Vahe, King of Arpiar and of the Veiled People, has craved the physical beauty his powers can offer and vows to veil the whole of the known world in the same way he has covered his realm.  In the end, blinded by his dream and the promise of power, he falls where even the merciful Prince cannot help him.

The Dragon, who represents Satan in every way, though vanquished in the previous book, still rules his realm of Death.  His children, once people of soul, now dragons of fire and destruction, sleep in the Village of Dragons, prophesied to be awakened on the Night of Moonblood.

Death's sister, Life-in-Death, is mistress of dreams.  She plays a huge part in this story as the one who will fulfill the twisted dreams of Vahe.

The people of the Wood, classified as Faerie, are practically immortal.  Essentially, they have three lives.  If killed three times, they die a final death and go on to the Final Water.

[Language]
This can be a bit humorous, at times.  Instead of using familiar curse words that we would cringe at, Mrs. Stengl has her characters swear by a dragon and his teeth/eyes/whatever, a king/queen's name/beard, or by the name of the sun or moon.  For example, phrases like "Dragons eat you!" "Iubdan's beard!" "Lumé's crown!" and so on are quite common.

[Violence]
As in the other books, dragons are purely evil, just as Satan himself, also called the great Dragon, is evil.  We see ruined buildings and castles that have been destroyed by fire.  People and creatures are burned to nothing or left wounded by flames.  A goblin trader, whom we met in Heartless, cheats and deceives a man into taking a wrong Path.  Characters fight a Tiger lord in his domain, and one is severely wounded.  Another character kills one life of the Tiger, thus saving them, and another man wounds said Tiger by stabbing his eye.  Knife and swords slash, cut, and/or kill opponents.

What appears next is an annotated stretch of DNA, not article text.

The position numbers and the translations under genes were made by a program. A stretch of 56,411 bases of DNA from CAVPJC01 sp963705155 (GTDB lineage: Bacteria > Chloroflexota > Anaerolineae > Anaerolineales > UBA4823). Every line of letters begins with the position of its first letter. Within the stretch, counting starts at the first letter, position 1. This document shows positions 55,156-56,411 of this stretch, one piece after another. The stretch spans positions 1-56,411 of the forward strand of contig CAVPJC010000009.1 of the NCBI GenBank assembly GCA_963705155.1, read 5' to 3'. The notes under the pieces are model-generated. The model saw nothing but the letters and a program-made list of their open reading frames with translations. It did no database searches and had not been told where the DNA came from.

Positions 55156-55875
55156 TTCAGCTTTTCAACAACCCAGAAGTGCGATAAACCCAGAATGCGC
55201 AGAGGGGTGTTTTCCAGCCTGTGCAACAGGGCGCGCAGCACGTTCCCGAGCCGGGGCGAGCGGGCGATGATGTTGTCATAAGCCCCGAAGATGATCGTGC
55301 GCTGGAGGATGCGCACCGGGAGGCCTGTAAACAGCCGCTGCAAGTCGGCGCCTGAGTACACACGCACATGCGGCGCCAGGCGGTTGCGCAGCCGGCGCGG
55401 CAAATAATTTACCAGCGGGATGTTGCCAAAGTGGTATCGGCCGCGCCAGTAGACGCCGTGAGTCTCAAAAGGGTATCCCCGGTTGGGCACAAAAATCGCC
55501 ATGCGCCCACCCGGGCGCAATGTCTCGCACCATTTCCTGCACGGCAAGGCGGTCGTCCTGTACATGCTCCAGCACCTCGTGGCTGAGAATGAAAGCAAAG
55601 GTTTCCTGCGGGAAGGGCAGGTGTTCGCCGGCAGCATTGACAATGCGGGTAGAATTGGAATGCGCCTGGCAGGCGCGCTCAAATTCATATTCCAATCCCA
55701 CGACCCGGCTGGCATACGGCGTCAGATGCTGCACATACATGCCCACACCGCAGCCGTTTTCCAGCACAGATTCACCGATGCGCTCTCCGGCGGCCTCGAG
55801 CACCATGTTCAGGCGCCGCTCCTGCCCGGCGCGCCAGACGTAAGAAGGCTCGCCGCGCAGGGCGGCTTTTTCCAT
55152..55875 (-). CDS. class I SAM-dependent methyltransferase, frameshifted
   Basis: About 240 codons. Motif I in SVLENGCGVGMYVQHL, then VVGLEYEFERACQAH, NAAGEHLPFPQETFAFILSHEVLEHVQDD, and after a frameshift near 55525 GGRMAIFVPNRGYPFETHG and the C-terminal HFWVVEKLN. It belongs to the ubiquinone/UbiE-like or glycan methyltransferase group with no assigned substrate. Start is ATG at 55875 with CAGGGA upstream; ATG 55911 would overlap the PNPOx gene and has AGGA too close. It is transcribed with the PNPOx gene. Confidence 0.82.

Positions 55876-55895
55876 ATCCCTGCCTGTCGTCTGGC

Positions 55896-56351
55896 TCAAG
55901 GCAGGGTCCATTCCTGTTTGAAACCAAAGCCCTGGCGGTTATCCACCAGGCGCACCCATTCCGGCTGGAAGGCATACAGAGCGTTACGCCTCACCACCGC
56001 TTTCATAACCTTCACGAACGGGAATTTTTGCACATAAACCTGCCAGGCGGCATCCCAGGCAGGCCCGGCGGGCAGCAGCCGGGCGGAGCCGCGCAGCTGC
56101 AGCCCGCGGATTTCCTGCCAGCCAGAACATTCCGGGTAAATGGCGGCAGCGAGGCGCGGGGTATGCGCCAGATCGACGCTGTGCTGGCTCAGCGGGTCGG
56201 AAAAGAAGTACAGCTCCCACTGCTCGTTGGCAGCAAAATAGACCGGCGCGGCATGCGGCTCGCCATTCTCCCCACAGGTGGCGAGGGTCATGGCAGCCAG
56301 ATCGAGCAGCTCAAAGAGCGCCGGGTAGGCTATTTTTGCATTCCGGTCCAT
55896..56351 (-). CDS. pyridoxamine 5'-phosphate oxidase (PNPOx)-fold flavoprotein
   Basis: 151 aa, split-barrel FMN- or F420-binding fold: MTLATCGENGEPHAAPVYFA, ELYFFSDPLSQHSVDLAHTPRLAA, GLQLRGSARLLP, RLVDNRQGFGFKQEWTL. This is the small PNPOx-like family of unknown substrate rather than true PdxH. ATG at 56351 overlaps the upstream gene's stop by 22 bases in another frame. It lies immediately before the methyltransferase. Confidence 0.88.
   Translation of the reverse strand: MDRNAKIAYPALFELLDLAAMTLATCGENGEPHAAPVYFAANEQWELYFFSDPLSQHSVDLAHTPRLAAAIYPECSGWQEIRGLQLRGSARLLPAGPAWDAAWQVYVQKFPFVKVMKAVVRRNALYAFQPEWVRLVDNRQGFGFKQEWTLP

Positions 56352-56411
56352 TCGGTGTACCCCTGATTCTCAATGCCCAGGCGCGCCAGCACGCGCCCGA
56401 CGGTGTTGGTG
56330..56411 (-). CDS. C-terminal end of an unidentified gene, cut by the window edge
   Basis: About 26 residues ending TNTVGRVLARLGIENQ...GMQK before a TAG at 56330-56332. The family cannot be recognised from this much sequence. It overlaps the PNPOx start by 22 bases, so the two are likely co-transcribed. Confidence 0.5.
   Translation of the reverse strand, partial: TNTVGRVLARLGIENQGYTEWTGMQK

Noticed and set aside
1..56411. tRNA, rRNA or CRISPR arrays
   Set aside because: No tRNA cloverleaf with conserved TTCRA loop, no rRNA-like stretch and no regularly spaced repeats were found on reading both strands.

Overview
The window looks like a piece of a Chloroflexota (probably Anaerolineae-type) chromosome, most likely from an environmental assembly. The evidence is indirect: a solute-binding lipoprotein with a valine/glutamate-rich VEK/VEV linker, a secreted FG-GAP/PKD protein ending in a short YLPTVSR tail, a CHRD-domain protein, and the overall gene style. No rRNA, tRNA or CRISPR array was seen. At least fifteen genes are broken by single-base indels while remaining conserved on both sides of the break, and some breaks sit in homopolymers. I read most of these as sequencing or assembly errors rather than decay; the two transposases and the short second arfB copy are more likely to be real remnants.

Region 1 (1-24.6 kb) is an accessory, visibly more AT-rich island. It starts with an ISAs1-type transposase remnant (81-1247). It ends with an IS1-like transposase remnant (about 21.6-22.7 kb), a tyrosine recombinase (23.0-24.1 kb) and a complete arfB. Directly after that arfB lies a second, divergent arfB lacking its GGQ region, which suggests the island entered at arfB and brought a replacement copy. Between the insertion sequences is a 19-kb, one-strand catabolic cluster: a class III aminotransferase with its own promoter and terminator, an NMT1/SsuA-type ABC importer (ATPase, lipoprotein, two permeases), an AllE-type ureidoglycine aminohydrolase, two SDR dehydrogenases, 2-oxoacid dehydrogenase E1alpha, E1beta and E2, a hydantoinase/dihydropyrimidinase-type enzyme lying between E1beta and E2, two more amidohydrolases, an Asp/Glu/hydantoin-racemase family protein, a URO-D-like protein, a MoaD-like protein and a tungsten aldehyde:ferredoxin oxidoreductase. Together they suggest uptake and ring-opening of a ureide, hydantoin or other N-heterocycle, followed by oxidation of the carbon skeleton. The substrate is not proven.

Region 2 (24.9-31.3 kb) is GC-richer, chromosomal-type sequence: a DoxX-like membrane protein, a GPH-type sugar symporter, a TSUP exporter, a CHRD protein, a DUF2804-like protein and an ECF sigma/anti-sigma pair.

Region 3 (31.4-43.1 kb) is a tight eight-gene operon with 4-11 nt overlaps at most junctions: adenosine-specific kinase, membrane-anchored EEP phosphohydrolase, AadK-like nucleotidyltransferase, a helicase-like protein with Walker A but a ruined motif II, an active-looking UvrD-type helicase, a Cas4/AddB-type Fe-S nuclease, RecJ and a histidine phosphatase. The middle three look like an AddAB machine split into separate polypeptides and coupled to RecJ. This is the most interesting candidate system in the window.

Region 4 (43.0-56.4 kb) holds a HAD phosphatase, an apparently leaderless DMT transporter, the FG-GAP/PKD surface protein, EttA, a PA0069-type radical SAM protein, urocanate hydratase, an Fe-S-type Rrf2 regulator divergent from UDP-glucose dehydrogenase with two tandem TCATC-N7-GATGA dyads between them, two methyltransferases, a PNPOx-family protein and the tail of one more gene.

Lots and lots of blood.

A unicorn, fallen offspring of Hymlumé (the Moon, wife of Lumé, the Sun), is enslaved by Vahe and forced to do his bidding.  This creature appears beautiful only to maidens pure of heart, but otherwise is a horrifying beast much like a bull covered in flames.  Side note:  This whole tale centers on the Night of Moonblood, where Hymlumé's children, the stars, turned against her to follow the Dragon, who spoke of such beautiful promises.  (Sound familiar?)  In following the Dragon, Death-in-Life, they turned against their mother, the Moon, and pierced her with their horns.  Hence, Moonblood.

A woman is burned by a dragon-man's hands, but later healed by the unicorn.  "Oo.  A twist.  But I thought it was evil!"  I'll leave that for you to discover yourself.

A dragon is pierced by this horn and dies.  A man, also, is pierced through the chest and dies.

A mother sacrifices her life in helping a prisoner escape enchanted chains.

[Love-y Content]
Nothing I can bring to mind. . .  A character hugs another, more out of comfort from the horrors seen.  Tough love is shown between a certain two knights of Farthestshore in their words and actions, but it is evident they care for each other.

A man kisses the cheek of a girl.

[Conclusion]
A great story.  An intriguing, one-of-a-kind tale.  And one I would definitely recommend, especially if you've already read the other two books.  This one kind of ties them all together.  You learn more of the characters' backgrounds, homes, and why this happened and how that came about.

All in all, a wonderful book!

----------------------------------

Recommended ages:  13-15+


 photo sarahsignature_zps5172c7cd.png

1 comment

Lauriloth said...

Thank you for the review, Sarah! I got this one for Christmas and plan on reading it very soon. I love these books!